An Elderly Client, The Stockbroker's Wife, And Gifts Or Loans

October 29, 2014

When it comes to in-house compliance and industry regulatory matters, a loan is a loan and a gift is a gift -- and the two have very different meanings and consequences. As BrokeAndBroker Blog has often reported, Wall Street regulators take a dim view of stockbrokers borrowing from their clients and there are specific rules, regulations, and policies against that practice. On the other hand, gifts often fall into a gray area of something that's not necessarily illegal or prohibited by a regulator but may very well be proscribed in your firm's in-house Written Supervisory Procedures or Employee Handbook. In today's blog we have a case involving both gifts and loans. And an elderly client. And a stockbroker's wife. And some evasion and non-cooperation.

Case In Point

For the purpose of proposing a settlement of rule violations alleged by the Financial Industry Regulatory Authority ("FINRA"), without admitting or denying the findings, prior to a regulatory hearing, and without an adjudication of any issue, James Gregory Nixon submitted a Letter of Acceptance, Waiver and Consent ("AWC"), which FINRA accepted. In the Matter of James Gregory Nixon, Respondent (AWC  2014041097901, October 15, 2014).

Nixon was first registered in 2007 and during the relevant period of October 2012 through April 2014, he was associated with FINRA member firm J.P. Morgan Securities, LLC.

Ask And You Shall Receive . . . a gift

The AWC alleges that sometime in January 2012, Nixon asked an elderly client of his at J.P. Morgan Securities for a $5,000 loan. The client purportedly opted to give the sum to Nixon as a gift rather than in the form of the requested loan. At the time of this transaction, Nixon was purportedly aware that his firm prohibited the receipt of loans or cash gift from customers by registered representatives. Moreover, Nixon failed to disclose the gift or get his firm's approval to accept same.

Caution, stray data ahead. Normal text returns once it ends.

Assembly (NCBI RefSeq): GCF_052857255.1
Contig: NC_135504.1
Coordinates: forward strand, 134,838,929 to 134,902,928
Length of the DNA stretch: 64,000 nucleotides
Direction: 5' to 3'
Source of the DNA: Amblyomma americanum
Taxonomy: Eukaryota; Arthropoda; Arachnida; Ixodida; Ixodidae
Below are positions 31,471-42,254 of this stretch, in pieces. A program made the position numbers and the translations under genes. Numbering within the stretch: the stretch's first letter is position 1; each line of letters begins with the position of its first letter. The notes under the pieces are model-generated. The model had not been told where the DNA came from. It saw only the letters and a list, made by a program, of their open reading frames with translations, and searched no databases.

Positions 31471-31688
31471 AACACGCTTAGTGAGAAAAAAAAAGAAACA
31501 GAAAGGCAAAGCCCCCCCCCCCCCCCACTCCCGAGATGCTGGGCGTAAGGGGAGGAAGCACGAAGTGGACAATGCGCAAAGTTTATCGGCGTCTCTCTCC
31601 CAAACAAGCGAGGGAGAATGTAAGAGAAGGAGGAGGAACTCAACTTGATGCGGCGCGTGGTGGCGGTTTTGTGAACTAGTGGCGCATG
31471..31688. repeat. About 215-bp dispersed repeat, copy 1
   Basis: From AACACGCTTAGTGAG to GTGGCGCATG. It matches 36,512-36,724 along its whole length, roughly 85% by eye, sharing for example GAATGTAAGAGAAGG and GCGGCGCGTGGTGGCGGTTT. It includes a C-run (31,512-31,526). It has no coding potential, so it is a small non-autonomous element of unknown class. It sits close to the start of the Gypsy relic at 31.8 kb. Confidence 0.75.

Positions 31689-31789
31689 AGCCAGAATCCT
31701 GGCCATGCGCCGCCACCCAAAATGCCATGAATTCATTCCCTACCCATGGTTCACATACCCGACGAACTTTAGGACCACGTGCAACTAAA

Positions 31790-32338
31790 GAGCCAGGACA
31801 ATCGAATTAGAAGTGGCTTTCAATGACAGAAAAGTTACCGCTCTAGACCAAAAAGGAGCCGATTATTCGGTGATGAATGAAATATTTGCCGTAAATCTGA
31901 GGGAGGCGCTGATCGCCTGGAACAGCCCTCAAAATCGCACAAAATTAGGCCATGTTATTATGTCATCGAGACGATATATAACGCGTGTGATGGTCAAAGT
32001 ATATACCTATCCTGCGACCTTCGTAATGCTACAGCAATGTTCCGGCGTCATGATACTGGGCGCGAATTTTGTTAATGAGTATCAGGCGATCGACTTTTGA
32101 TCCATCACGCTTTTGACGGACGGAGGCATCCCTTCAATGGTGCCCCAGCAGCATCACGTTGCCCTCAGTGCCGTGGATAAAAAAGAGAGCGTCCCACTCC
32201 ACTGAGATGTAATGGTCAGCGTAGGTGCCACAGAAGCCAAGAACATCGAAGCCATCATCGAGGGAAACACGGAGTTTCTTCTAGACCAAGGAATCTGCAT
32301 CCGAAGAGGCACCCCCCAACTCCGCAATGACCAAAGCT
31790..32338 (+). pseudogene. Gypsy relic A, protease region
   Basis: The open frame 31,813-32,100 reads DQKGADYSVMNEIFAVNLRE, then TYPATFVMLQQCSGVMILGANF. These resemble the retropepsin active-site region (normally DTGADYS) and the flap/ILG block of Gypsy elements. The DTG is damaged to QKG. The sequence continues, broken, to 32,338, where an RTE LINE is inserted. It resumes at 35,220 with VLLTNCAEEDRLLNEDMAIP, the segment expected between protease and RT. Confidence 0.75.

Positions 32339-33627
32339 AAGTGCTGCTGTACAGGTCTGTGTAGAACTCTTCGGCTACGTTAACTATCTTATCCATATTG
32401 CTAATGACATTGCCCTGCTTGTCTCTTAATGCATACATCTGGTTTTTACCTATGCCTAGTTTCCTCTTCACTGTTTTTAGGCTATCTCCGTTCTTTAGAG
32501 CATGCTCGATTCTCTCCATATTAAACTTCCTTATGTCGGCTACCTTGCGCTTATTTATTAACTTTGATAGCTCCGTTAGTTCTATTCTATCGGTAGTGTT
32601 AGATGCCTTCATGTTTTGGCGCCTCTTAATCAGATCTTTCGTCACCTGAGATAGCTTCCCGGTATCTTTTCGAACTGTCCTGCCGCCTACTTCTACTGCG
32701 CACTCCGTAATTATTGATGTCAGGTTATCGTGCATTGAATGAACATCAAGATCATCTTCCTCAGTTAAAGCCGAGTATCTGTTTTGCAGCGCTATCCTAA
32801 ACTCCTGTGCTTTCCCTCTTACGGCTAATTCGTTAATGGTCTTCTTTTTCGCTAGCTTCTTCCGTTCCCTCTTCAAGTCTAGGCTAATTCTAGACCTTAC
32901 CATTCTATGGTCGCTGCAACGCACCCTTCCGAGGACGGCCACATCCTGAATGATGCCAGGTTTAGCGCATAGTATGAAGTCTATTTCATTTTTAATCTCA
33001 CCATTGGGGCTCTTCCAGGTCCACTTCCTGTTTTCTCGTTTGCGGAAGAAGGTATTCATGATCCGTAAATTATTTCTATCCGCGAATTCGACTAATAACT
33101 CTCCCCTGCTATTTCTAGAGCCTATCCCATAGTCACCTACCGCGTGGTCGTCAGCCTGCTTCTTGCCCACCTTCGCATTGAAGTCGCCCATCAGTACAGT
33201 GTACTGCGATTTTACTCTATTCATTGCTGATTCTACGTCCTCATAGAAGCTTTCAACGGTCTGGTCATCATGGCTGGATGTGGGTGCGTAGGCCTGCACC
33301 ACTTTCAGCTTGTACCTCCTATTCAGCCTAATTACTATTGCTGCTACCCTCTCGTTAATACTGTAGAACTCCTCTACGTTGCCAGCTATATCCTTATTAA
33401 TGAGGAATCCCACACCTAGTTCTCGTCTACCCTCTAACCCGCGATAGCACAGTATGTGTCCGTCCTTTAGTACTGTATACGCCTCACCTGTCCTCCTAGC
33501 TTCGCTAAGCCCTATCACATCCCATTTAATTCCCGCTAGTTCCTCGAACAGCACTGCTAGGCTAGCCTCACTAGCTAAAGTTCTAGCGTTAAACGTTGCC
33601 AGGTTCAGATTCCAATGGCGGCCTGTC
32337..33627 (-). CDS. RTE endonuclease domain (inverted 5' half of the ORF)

Ask And You Shall Receive . . . a loan

Around October 11, 2013, Nixon asked the elderly client for another $5,000 loan, which this time the customer agreed to extend in that form.  In accordance with the terms of the loan, Nixon purportedly executed an unsecured promissory note calling for monthly payments of $300.  The AWC asserts that Nixon made only $450 in payments.  The AWC alleges that Nixon failed to notify J.P. Morgan Securities, LLC of the loan or get his firm's approval to accept same.

Stop Asking Already

In February 2014, the AWC asserts that Nixon again asked his elderly client for a loan of unspecified value but was refused. 

A Different Helping Hand

Finally, in October 2012, the AWC alleges that Nixon received a $2,000 gift from another firm customer; however, he again failed to report the cash gift or get his firm's approval. 
In October 2012, Nixon falsely stated on J.P. Morgan Securities' Annual Certification Form that he had not received any cash gifts from customers for the reporting period.  

Compliance Asks Nixon

Sometime in February 2014, J.P. Morgan Securities' Central Supervision Unit flagged an email from the customer who had extended the $2,000 gift in October 2012.  That email appears to have given the impression that the customer's gift was a loan - additionally, the AWC suggests that the email's sender seemed to have entertained a second loan request from Nixon. In the customer's email to Nixon, the AWC alleges that the customer 

suggested in the email that Nixon and "AN" discuss their "financial predicament" with someone. The context of the message implied that "AB" was Nixon's spouse. . .

SIDE BAR: FINRA's written statement is that the customer suggested that Nixon and AN discuss something; however, we are then informed that AB is Nixon's spouse. AN? AB?? Are those two different individuals or is that a typo? I'm guessing the latter.

Nixon was interviewed by J.P. Morgan Securities' Compliance Group and he claimed that the customer's email had been sent in error and was intended for an advisor at another firm who was servicing the same customer. Pointedly, Nixon denied requesting loans or having obtained any funds from firm customers. The AWC then asserts that

When asked his wife's name, Nixon falsely state that it was "CB" although it was actually "AB" . . .

On a Compliance Questionnaire dated March 12, 2014, Nixon purportedly reiterated his understanding of the firm's prohibitions pertaining to customer loans and gifts but, nonetheless, failed to disclose same on the form.  

Not Happy With The Answers

According to online FINRA records as of October 24, 2014, J.P. Morgan Securities "Discharged" Nixon on April 3, 2014, based upon allegations that:


Online FINRA records further disclose that on May 5, 2014, Nixon was "Discharged" by Wunderlich Securities, Inc. based upon allegations that:


Payback, So To Speak

The AWC alleges that Nixon should have disclosed his receipt of the January 2012 $5,000 cash gift from his elderly customer and the October 2012 $2,000 cash gift from a second customer. Similarly, in October 2013, Nixon failed to disclose on the Annual Certification Form his receipt of a $5,000 loan from his elderly customer. FINRA deemed Nixon's conduct to constitute violations of FINRA Rules 3240(a) and 2010. 

In accordance with the terms of the AWC, FINRA imposed upon Nixon a $20,000 fine; an order to pay $4,550 plus interest in restitution to the elderly client; and a 12-month suspension from associating with any member in any capacity.

Bill Singer's Comment